Need advice on financing my first BUY and HOLD

29 Replies

Hello everyone at BP! First time poster with big dreams of real estate investing. 


Ive been doing research for the past 6 months and finally starting to put together a strategy to go after my niche...but first, a little about me

25 years old, full time mechanical engineer, currently renting at $1050/mo, have 35k in student loans, and 25k truck payment. credit score in the 680-700s. not much in savings but starting to save heavily. 

I have realized that i want my life to be more than a career at a desk. Ive been a hands-on person my entire life and im very motivated to use my skills in a way to make money.

So far, i have decided that i want to buy a house that is already set up for a 2-3 units. I want to live in one of the units. idealy, id like to have a mortgage that i could afford with no units rented and more than pay for the mortgage when fully rented. I have looked in my area for potential properties and i need help with figuring out the right course of action to finance my dream. i have researched the 203k and FHA loans.

There are foreclosures in my area ranging from 20k-50k needing full rehab. Also properties in the 100-150k needing upgrades.


What financial route would best suit my situation? 

What condition property would be ideal with a given loan?

How much sweat equity can be done with a given loan? i read everywhere that the 203k loans do not allow sweat equity but i want to be able to lay flooring, install cabinets, finish carpentry..etc

i have a million other questions but this is a good start. thanks for reading if you bothered to get this far in my post! 

An FHA loan on a multi-unit might be a good possibility. Those can be had with a 3.5% down payment and sometimes you can get seller concessions for some of the closing costs. That's about the cheapest route, both in terms of down payment and the interest rate. The downside is FHA requires properties to be in excellent shape. A 203K may be an option if you find an acceptable fixer. Those are your best bets for long term, low down financing from a bank.

Another option might be some sort of seller financing.  A straight owner carried mortgage on a free and clear property would be best.  That's how I bought my first house, too long ago to think about.  There are other options, though they carry more risk because of the due on sale clause.

@Jon Holdman

thank you for your reply. Is getting a seller to agree to cover closing costs a regular occurrence? I feel the seller would have to be desperate to dish out cash to sell their home. can you lend some further insight?

is there a way to locate properties where sellers are offering owner carried mortgages? how did you find that deal?

thanks again.

@Kyle Gregg  

Owner financing is not easy to find. You need to be very lucky to find it on a house you like and is priced right - I have had no such luck.

It is not common to have the seller cover all closing costs, and is usually not acceptable by the lender. However asking the seller to contribute 2% towards your closing costs is both common and acceptable - for example, instead of offering $100K on the house, you offer $102K and ask for 2% seller assistance. The last few purchases I made with mortgages had this.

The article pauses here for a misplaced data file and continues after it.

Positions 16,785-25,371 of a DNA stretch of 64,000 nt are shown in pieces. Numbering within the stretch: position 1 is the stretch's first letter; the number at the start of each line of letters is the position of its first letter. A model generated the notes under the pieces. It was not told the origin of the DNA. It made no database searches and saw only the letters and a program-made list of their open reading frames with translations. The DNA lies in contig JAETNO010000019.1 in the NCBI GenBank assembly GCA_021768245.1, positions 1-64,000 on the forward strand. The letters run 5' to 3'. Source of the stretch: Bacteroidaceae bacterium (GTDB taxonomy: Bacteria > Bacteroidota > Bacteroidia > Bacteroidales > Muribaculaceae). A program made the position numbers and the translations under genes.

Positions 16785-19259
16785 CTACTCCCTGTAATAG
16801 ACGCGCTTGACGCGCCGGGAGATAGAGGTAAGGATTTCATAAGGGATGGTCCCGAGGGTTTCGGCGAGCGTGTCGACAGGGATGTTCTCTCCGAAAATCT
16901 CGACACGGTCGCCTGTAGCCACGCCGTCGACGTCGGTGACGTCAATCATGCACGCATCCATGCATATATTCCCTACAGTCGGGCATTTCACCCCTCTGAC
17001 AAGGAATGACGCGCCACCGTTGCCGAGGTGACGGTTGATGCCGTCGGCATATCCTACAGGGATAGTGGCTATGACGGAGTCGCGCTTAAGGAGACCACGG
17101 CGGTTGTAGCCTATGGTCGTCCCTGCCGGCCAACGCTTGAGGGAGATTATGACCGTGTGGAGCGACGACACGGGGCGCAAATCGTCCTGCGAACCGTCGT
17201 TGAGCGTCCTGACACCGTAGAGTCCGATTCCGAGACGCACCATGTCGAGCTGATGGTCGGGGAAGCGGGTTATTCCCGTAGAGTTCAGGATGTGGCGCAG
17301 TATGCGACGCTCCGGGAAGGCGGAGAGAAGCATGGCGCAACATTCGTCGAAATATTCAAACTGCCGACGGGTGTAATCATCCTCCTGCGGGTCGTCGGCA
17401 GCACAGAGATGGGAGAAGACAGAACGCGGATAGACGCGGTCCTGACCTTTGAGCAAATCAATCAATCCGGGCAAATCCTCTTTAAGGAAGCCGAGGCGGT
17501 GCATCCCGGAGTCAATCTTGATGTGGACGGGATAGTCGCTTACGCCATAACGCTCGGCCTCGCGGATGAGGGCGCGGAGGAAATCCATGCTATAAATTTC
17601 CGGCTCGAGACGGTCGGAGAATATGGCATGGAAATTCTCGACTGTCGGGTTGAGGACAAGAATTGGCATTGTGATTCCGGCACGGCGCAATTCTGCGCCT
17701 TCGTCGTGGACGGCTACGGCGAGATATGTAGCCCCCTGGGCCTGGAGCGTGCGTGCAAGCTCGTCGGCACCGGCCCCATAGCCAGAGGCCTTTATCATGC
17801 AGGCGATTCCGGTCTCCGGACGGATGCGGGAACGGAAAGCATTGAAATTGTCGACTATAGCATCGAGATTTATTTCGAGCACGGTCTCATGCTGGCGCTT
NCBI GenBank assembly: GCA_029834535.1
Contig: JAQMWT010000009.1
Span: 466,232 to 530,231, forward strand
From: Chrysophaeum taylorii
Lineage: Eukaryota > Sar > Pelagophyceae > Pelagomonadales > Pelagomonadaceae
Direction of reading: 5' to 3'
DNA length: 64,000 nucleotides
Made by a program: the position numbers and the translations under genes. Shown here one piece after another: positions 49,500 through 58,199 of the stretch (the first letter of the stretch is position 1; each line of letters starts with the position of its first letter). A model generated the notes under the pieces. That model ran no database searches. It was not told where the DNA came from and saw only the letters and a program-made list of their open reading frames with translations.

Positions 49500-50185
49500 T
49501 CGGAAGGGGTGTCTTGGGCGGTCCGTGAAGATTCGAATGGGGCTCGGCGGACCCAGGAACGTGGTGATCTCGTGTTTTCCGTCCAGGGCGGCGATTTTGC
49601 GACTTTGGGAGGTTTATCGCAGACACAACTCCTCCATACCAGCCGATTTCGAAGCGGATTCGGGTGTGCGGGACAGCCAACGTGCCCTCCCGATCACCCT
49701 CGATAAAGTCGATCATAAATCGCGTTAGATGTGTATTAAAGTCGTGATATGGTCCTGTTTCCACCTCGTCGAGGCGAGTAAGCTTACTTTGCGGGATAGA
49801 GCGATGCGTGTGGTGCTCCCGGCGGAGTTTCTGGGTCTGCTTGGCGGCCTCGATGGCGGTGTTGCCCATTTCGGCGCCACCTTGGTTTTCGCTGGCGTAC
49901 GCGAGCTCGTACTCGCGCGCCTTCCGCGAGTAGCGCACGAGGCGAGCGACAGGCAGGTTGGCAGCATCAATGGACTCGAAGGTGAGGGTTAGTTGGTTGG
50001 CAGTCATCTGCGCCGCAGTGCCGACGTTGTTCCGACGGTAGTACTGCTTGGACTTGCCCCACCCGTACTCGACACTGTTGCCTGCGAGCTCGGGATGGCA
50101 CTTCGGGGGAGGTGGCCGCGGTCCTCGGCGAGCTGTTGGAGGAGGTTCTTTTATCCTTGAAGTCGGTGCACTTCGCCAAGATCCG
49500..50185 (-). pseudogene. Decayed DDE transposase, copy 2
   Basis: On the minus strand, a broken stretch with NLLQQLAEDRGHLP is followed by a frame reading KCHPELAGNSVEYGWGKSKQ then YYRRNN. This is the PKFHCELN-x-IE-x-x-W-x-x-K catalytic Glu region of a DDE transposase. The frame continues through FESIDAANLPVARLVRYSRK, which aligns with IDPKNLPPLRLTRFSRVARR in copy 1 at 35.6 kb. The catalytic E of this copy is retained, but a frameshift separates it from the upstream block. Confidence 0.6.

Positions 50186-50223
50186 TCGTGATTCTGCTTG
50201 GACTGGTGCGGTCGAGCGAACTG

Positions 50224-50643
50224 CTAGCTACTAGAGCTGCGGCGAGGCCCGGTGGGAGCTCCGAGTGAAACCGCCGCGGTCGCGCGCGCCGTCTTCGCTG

@Kyle Gregg -- I started in a similar situation that you described. If you can't get a 15-20 percent down payment together, FHA is a great route to go. You can finance up to a 4-unit owner-occupied property with 3.5% down, assuming your debt-to-income ratio is suitable. The downside is you pay monthly mortgage insurance as part of your monthly payment, and you'll need to refinance after you reach 80% loan-to-value in order to get rid of the mortgage insurance payment.

That being said, now is a better time than ever (well, best in several years) to go the FHA route if you have to. Interests rates are lower than they've been in a while, and beginning January 26, 2015, the cost of mortgage insurance for FHA loans will decrease thanks to Obama's mandate.

@Cole A.  

Appreciate the response. FHA or the 203k loan seems to be the easiest route to go for my first property. where would be a good place to talk to someone about possible loan financing?

Hi Kyle.  Very happy that you are getting into the real estate investment game. Smart move trying to purchase something that is within your budget WITHOUT taking into consideration rental income.  That's exactly what I did.  Regarding finding a seller willing to hold a note, I've found that elderly people (who don't want to take a lump sump on the investment property sale proceeds, for fear of getting hit with capital gains taxes) are sometimes willing to hold the note.  I've done deals that way and it worked out quite nicely (no banks involved!).  Best of luck to you and keep the questions coming!

@Kyle Gregg , you could really go to any lender to go the FHA route...Quicken Loans is the largest FHA provider. Wells Fargo is another option, and lots of private mortgage companies in your area I'm sure.

I would highly recommend looking in to a credit union though. Credit Unions are not for profit so I've found they always offer lower interest rates. Private lenders such as the ones mentioned above generally have an overlay and will charge you higher interest to meet their lender requirements (and thus making a profit).